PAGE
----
Fifa warns Ghana that interference in the sport could lead to sanctions
Fifa has warned the Ghana government that future interference in the administration of the game in the country could lead to sanctions.
The governing body is disappointed that Ghana football, which is seen by many as a good example for other countries, is reeling under government pressure.
Fifa made these conclusions after investigating claims of intrusion.
Under Fifa rules, national football associations must not be subject to government control.
But the Ghana Football Association (GFA) has recently come under intense pressure from government over various issues.
The government withdrew its order to impose Abedi Pele as a candidate for a vacant Caf post after the GFA rejected the request two weeks ago.
Even though Fifa is pleased that sanity has been restored, the governing body warns that future attempts could have serious consequences.
Ghana is a shining example for Africa and for the world in this aspect. It would be a real pity if these efforts were thwarted by misunderstanding from the government
"We appreciate the fact that the government has now realized that it was not competent to nominate candidates for elective functions within the football organisation structure," Fifa general secretary Jerome Valcke wrote in letter seen by the BBC.
"However we would like to draw the attention of the government to the fact that the GFA must manage its affairs independently with no influence from third parties at stated in Fifa statutes.
"Violations of such provisions might lead to sanctions as stated in Fifa Statues Article 17.13."
Even though government has taken full control over the money its spends on the national teams, attempts have been made by the Serious Fraud Office to probe payments the GFA receives from Fifa, other international bodies and sponsors.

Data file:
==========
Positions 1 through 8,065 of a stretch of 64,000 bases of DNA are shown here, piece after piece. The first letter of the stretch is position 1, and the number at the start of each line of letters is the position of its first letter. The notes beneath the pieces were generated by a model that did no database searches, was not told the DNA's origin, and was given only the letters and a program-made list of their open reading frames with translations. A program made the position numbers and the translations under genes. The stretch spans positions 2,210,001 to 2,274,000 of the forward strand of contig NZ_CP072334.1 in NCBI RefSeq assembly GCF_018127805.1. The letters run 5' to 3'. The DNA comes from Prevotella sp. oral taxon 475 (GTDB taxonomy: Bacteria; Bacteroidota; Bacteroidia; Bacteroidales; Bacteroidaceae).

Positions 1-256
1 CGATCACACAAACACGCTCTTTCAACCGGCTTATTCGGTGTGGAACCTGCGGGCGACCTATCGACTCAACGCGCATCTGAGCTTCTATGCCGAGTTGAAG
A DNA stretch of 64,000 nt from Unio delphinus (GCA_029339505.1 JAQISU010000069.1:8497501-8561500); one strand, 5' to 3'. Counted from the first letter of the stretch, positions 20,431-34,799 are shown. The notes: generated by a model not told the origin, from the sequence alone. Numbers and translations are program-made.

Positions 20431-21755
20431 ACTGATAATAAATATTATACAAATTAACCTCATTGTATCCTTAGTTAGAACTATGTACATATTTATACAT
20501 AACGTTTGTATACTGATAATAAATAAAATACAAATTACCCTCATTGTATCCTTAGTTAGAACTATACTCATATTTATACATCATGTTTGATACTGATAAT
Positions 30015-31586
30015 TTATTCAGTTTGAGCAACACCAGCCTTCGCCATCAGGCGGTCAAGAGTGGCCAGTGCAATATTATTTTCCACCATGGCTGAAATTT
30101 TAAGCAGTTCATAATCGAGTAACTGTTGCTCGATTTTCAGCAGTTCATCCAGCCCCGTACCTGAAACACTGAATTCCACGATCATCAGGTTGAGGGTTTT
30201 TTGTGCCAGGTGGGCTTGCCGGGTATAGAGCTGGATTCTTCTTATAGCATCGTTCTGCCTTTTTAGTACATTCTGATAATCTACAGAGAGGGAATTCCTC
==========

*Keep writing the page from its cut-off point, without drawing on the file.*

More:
Fifa insists that the government must stay away from auditing the GFA's accounts in respect to money received from sources other than government.
"The government of Ghana could audit the GFA accounts related to the attribution of government funds," the Fifa scribe said in the statement.
"This of course excludes the funds coming from other sources such as Fifa, Caf or corporate sponsors."
Ghana football has soared over the past few years under Kwesi Nyantakyi's reign culminating in two successful World Cup appearances in 2006 and 2010.
The Black Satellites gained rave reviews last year after it became the first African side to win the U20 World Cup in Egypt.
Fifa fears that attempts by government elements to interfere in the administration of the sport in the country could undermine Ghana progress in world football.
"GFA has been achieving outstanding results during the past few years on the continental and world football scene for both it's a team as well as for its youth teams," Fifa said.
"This is testimony of the great work the GFA has been carrying out in favour of football development.
"Ghana is a shining example for Africa and for the world in this aspect. It would be a real pity if these efforts were thwarted by misunderstanding from the government."
Despite these concerns Fifa insists the GFA must establish a good relationship with the government for football to continue to thrive in Ghana.
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